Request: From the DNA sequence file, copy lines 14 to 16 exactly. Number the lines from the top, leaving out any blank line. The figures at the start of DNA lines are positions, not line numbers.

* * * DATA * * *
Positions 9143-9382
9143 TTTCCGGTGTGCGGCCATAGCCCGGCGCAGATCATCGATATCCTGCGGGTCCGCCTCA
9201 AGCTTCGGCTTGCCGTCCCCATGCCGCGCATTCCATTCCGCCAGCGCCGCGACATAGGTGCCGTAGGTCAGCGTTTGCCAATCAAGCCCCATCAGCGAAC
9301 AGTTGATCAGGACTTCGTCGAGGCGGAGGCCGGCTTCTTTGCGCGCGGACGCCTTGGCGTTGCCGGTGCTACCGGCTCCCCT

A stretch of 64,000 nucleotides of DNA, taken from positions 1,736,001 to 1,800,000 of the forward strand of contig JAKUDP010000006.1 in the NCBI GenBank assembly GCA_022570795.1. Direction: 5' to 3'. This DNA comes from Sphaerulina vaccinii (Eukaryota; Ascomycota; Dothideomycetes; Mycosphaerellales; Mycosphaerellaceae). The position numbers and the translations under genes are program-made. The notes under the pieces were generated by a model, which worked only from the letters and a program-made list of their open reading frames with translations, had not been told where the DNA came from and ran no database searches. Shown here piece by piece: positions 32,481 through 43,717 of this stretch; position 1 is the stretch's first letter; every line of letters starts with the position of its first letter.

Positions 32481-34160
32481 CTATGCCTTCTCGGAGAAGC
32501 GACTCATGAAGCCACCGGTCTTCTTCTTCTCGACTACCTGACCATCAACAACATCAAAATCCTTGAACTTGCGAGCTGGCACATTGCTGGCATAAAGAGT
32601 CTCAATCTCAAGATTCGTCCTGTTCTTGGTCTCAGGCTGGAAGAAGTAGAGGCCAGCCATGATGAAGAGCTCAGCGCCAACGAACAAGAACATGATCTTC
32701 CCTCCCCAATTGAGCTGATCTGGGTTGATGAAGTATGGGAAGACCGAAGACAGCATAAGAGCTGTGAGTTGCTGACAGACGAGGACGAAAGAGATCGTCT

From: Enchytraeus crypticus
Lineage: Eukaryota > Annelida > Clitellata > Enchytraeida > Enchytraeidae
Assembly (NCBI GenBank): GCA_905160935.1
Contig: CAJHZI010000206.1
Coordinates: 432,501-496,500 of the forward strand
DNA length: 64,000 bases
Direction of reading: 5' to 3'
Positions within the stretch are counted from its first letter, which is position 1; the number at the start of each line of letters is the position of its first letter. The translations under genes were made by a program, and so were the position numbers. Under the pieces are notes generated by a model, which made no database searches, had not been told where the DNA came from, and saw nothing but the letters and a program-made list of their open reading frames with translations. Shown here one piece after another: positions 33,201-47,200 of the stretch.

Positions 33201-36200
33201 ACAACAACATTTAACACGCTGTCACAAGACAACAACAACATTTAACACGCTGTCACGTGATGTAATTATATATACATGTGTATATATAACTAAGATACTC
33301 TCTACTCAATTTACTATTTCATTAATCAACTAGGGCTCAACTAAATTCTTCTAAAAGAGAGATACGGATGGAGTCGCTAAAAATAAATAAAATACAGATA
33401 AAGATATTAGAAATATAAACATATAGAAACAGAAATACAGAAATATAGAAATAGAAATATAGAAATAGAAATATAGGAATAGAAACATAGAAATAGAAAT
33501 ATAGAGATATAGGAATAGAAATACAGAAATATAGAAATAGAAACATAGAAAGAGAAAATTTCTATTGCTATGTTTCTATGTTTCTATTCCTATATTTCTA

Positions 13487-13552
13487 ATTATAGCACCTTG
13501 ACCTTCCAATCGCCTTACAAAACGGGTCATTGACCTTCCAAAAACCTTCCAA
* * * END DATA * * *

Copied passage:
Contig: CAJHZI010000206.1
Coordinates: 432,501-496,500 of the forward strand
DNA length: 64,000 bases